Over my time in Australia, I found time to just draw. Since the age of two, I have been drawing animals and I have loved revisiting this profound artistic strength of mine. Drawing is man kind’s fundamental medium of artistic expression, performed for thousands of years. Ancient cave paintings are a beautiful example of this. It is a mindful and appreciative practice.
To draw skillfully is to deeply understand the truth of form, spirit and movement. It’s a form of love and worship for me. The natural world offers boundless inspiration for drawing, and I’m realising it is the core of my artistic style. Animals and the natural world are a huge part of my existence!
With these pieces, I aim to convey not only the look of the subjects, but also their spirit and essence of movement.
Its lovely drawing peoples pets. Its highly personal and gives people such joy to see their little family members captured in something beautiful and permanent! This one is of a sweet little Frenchie pup named Barry! How cute is this little man?!
While achieving realism forms an aspect of portraits, I still prefer a degree of abstract paint application- after all, the magic of real life is more than that of a simple photograph..
A slightly more unusual commission I was asked to do was a 1.5 meter wide charcoal drawing of a great white. (The kids of Australia are so inspired by and in awe of nature I love it). This was an incredibly fun piece to draw because I had scope to play with light and depth. Keep the nature commissions coming Australia!! I love the pilot fish hanging out in this one.
Over our time in Cairns we have had three encounters with cassowaries. Cassowaries are giant two meter tall flightless birds, they eat a diet mostly of fruit and are a protected species. They are MAGIC. With deep black plumage and a scaly dinosaur-like bright blue head, its obvious they are a magnificent sight- (and frankly scary).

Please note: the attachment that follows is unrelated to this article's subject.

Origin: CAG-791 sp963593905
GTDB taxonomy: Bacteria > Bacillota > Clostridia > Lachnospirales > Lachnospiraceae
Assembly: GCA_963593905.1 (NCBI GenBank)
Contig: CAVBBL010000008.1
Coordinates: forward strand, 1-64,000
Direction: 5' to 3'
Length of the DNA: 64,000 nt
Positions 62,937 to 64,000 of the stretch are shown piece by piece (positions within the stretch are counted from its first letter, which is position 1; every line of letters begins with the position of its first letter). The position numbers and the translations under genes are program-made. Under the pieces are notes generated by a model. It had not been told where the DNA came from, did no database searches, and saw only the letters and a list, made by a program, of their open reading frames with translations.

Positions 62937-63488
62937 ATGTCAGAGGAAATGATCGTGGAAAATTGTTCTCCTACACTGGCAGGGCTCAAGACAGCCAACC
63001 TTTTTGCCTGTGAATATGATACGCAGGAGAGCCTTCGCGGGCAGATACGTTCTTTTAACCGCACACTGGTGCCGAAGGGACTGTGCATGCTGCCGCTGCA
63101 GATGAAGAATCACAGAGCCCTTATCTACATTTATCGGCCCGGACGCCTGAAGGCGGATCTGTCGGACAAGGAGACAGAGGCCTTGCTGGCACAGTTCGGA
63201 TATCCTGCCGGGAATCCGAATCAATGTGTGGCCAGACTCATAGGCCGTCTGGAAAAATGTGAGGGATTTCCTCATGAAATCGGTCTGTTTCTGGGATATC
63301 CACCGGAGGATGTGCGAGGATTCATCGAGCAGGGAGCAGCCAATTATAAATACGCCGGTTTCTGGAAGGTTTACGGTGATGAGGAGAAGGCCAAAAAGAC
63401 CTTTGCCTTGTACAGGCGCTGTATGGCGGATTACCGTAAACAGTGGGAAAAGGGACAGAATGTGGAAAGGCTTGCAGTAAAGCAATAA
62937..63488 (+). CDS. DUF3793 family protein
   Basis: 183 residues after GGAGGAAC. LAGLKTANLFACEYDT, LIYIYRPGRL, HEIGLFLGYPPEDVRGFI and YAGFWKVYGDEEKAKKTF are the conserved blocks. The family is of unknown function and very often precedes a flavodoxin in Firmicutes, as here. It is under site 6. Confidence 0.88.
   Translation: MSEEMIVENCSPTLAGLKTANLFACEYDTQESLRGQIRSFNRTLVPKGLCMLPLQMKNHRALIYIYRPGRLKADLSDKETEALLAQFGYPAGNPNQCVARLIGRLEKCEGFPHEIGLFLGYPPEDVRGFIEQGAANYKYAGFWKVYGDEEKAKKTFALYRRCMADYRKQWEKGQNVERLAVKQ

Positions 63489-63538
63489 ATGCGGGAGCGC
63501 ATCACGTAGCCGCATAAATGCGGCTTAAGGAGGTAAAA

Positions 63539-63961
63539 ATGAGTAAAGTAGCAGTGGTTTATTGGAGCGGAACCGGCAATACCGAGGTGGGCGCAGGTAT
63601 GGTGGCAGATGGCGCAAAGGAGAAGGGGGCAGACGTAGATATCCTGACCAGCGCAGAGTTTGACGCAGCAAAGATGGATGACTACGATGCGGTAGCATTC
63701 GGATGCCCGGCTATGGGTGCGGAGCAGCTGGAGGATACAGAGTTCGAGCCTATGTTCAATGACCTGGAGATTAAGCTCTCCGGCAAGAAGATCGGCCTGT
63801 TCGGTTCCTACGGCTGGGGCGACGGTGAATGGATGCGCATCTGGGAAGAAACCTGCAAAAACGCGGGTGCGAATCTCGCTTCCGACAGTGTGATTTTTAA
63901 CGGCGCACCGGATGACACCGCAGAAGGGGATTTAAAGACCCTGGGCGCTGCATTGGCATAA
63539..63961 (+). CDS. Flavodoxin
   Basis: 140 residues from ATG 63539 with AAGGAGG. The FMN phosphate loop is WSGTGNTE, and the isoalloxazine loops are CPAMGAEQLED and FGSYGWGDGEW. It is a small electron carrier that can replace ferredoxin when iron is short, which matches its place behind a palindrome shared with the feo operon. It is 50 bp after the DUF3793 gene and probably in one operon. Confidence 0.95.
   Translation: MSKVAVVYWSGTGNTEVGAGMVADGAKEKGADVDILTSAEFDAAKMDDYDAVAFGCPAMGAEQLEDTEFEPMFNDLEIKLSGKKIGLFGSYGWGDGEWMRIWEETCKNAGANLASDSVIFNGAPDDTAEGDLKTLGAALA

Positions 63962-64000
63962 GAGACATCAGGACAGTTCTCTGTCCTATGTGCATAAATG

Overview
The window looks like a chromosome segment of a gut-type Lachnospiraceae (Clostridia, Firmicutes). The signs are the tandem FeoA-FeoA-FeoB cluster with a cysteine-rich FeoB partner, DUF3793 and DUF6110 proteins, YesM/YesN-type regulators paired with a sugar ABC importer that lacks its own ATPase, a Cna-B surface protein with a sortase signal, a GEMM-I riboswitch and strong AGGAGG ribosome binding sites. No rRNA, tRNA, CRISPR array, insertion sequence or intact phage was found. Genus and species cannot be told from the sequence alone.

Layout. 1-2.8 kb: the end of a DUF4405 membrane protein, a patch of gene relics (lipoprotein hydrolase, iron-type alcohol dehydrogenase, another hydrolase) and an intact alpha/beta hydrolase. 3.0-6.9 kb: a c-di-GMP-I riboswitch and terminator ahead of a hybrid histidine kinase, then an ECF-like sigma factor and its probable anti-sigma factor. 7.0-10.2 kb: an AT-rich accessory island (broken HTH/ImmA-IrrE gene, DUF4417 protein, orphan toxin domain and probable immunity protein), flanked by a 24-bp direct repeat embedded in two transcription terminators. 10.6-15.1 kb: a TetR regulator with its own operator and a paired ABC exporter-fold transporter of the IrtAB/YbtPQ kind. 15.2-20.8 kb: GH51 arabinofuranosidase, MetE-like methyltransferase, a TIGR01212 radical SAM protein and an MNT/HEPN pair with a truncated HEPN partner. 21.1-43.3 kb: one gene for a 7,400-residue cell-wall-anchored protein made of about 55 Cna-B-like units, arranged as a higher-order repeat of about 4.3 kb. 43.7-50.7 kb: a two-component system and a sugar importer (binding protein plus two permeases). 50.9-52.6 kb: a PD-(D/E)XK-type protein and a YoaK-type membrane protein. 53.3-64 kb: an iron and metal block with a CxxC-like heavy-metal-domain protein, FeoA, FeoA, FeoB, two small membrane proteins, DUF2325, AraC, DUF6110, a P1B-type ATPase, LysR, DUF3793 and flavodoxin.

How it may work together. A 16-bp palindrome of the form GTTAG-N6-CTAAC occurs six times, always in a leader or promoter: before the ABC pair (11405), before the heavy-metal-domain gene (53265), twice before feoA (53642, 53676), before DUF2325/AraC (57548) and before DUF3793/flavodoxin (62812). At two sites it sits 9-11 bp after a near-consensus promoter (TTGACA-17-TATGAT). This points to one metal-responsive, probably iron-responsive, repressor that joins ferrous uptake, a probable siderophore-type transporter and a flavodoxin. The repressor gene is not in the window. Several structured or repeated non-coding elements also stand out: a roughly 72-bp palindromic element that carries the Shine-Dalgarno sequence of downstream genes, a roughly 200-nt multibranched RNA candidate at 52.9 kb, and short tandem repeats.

The most special encounter we had was with a male cassowary and his chick when out walking in Barron gorge national park. The little chick saw us as we trudged past and let out the tiniest squeak; spurring its enormous dad to lock eyes with us, and stare us down. Since then I knew I had to do a painting of a cassowary.
Male cassowary in the jungle sizing up to us!
Another great place to see cassowaries is Etty bay, a super chilled beautiful beach around a 90 minute drive south of Cairns. There you will find a resident cassowary. He is tame but bold, and spends his days posing for paparazzi, and wreaking havoc over peoples picnics.
Cassowaries are stunning creatures, and we must make efforts to conserve their environment and protect them from threats such as speeding drivers and wild pigs.
There’s something so captivating about clownfish. I hate to admit, but I was the basic child that had major clownfish love after the release of Finding Nemo. My fascination for their movement and appearance has definitely stuck since. I remember nagging my parents for a nano reef tank to have a go at keeping one. Honestly after snorkeling in Zanzibar, I have come to the conclusion they are their most beautiful in the wild. (However now that these fish are tank bred, I may just have to give keeping some a shot!)
There are many species of clownfish; percula, maroon, tomato. They all swim with that kind of classic charming paddling motion which I find so captivating. This painting aims to capture their movement and vibrancy.